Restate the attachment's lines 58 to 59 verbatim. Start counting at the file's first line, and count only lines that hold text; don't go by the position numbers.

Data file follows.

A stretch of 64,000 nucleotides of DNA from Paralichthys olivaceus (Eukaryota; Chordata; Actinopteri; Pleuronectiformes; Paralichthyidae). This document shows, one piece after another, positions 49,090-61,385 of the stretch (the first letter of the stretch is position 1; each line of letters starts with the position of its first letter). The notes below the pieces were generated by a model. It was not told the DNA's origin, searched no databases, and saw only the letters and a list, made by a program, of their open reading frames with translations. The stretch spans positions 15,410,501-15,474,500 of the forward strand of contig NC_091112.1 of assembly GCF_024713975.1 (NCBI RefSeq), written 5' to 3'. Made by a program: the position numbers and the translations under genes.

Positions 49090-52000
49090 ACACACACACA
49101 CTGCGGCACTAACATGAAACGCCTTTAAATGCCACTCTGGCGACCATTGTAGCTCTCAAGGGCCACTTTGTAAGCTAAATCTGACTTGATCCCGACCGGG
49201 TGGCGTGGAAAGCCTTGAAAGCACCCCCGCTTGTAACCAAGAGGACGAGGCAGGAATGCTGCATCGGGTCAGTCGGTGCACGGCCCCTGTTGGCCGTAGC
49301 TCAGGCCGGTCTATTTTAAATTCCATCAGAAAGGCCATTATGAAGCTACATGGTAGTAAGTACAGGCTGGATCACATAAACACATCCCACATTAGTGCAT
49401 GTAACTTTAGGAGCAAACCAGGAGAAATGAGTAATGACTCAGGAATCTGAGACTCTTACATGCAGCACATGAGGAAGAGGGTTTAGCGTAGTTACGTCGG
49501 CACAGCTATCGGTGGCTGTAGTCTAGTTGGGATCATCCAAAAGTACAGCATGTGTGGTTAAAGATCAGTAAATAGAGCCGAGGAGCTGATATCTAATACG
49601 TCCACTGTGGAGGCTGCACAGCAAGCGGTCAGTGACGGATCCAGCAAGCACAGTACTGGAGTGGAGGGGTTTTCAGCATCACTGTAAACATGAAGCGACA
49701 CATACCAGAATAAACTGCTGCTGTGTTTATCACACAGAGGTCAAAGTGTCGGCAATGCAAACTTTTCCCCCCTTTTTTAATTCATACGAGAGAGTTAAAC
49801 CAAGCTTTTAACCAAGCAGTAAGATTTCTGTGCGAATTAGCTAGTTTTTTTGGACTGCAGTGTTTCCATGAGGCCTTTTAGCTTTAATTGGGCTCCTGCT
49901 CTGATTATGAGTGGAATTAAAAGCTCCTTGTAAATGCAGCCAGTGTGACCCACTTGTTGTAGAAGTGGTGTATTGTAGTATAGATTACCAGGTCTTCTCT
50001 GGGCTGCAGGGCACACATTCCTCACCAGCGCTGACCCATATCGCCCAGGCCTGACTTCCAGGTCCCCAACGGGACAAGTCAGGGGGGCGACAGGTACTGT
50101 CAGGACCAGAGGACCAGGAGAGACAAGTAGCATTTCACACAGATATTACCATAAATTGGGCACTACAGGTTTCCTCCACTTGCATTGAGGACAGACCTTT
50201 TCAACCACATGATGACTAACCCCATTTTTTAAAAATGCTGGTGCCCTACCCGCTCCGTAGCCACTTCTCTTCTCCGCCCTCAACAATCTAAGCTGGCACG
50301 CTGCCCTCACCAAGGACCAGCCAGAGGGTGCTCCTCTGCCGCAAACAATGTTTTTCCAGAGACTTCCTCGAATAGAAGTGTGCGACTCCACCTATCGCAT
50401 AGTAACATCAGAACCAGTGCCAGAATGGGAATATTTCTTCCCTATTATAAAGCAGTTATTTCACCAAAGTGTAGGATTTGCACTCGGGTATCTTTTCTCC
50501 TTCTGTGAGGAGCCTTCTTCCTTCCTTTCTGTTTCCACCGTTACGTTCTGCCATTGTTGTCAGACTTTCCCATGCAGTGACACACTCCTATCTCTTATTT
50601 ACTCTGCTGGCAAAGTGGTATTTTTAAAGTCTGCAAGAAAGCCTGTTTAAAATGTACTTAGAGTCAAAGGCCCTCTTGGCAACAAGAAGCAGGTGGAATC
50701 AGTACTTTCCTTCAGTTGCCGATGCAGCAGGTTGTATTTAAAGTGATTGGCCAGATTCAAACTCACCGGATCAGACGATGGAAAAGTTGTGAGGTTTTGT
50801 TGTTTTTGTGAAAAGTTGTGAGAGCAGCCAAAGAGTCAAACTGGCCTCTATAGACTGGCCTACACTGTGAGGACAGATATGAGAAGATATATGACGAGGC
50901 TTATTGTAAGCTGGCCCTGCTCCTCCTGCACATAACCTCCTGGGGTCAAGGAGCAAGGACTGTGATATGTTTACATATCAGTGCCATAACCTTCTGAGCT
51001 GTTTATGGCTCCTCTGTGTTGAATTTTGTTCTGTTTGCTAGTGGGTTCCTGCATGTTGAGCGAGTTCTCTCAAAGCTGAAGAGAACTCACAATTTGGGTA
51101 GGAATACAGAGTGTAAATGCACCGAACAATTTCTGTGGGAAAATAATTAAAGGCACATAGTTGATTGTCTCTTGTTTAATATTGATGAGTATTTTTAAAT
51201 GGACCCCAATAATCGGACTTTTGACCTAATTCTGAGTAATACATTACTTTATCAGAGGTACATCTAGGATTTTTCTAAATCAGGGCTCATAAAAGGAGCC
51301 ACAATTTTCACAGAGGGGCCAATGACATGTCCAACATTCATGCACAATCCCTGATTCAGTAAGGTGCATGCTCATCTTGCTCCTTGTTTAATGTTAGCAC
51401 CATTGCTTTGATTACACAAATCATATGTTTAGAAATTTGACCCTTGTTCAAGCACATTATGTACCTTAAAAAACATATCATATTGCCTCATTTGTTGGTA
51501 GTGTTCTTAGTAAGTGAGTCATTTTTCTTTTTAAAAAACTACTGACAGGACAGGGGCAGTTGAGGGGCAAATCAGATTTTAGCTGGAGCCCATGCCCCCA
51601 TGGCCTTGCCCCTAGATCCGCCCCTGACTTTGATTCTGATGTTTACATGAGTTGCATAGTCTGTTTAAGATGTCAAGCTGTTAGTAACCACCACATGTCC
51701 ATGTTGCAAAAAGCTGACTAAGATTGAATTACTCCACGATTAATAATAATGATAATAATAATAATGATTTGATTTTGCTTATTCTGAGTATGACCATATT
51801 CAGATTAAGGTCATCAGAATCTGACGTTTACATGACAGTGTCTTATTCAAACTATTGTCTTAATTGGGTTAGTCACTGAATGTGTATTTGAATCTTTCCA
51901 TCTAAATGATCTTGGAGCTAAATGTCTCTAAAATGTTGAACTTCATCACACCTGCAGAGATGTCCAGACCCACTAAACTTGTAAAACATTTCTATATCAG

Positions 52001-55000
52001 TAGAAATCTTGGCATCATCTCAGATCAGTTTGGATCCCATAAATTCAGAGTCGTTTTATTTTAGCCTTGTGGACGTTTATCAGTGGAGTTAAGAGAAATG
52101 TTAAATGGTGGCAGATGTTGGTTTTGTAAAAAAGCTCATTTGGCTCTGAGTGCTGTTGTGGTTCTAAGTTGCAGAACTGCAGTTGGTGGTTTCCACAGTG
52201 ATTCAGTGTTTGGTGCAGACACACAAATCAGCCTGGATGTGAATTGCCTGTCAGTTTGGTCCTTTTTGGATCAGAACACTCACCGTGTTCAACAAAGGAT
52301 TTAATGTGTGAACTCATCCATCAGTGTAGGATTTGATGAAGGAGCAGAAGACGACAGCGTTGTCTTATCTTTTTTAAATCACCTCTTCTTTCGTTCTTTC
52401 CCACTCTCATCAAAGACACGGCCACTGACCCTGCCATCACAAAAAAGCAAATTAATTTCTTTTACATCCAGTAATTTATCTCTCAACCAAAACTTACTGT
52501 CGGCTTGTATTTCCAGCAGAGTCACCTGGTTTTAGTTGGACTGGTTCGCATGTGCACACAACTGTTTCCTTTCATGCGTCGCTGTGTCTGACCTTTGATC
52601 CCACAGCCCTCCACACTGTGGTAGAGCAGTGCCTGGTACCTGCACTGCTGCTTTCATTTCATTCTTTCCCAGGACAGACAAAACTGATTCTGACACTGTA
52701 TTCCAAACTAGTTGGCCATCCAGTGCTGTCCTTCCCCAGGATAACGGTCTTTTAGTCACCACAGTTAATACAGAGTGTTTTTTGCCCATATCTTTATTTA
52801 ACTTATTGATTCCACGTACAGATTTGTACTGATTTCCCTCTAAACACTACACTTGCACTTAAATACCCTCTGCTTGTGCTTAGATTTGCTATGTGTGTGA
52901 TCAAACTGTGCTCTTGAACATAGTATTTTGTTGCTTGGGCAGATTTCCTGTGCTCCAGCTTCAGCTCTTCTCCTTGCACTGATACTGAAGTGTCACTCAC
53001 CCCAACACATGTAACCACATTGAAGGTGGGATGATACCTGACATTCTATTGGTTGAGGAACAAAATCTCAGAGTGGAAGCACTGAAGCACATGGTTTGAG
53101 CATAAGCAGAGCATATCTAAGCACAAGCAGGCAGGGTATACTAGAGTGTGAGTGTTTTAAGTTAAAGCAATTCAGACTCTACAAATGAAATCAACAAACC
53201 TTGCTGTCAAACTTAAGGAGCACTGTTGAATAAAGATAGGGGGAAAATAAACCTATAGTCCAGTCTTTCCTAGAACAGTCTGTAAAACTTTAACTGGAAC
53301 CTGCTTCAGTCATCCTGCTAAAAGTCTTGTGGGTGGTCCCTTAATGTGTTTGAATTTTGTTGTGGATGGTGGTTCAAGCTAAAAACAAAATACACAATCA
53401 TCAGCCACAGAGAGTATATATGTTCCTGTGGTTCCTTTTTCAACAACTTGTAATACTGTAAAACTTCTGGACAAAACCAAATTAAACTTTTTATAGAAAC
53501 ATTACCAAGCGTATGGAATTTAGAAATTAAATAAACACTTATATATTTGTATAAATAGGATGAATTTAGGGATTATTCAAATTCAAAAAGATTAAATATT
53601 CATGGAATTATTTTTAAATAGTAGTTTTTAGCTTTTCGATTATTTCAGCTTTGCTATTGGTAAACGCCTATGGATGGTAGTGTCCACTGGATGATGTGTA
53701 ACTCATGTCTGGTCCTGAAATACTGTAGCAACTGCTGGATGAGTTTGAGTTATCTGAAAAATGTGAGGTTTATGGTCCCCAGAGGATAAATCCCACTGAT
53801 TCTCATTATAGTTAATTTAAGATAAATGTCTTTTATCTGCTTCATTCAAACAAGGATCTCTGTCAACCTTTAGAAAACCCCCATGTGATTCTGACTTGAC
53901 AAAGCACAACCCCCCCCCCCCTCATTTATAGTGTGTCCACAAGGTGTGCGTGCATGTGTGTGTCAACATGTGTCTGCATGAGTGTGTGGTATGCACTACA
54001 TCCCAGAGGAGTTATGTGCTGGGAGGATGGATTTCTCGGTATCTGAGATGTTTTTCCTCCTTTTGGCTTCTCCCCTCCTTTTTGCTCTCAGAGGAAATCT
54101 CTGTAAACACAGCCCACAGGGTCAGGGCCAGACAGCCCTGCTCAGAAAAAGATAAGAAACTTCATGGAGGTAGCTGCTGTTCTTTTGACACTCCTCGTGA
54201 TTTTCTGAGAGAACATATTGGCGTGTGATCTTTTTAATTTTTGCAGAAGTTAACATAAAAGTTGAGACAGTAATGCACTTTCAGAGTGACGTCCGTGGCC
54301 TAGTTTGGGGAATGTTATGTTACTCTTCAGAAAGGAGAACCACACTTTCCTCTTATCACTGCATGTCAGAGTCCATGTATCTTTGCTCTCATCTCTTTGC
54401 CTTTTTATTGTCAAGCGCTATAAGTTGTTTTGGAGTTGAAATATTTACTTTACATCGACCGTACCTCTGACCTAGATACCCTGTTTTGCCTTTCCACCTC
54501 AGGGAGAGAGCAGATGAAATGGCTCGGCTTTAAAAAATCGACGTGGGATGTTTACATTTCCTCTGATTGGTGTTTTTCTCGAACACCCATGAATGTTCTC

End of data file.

54401 CTTTTTATTGTCAAGCGCTATAAGTTGTTTTGGAGTTGAAATATTTACTTTACATCGACCGTACCTCTGACCTAGATACCCTGTTTTGCCTTTCCACCTC
54501 AGGGAGAGAGCAGATGAAATGGCTCGGCTTTAAAAAATCGACGTGGGATGTTTACATTTCCTCTGATTGGTGTTTTTCTCGAACACCCATGAATGTTCTC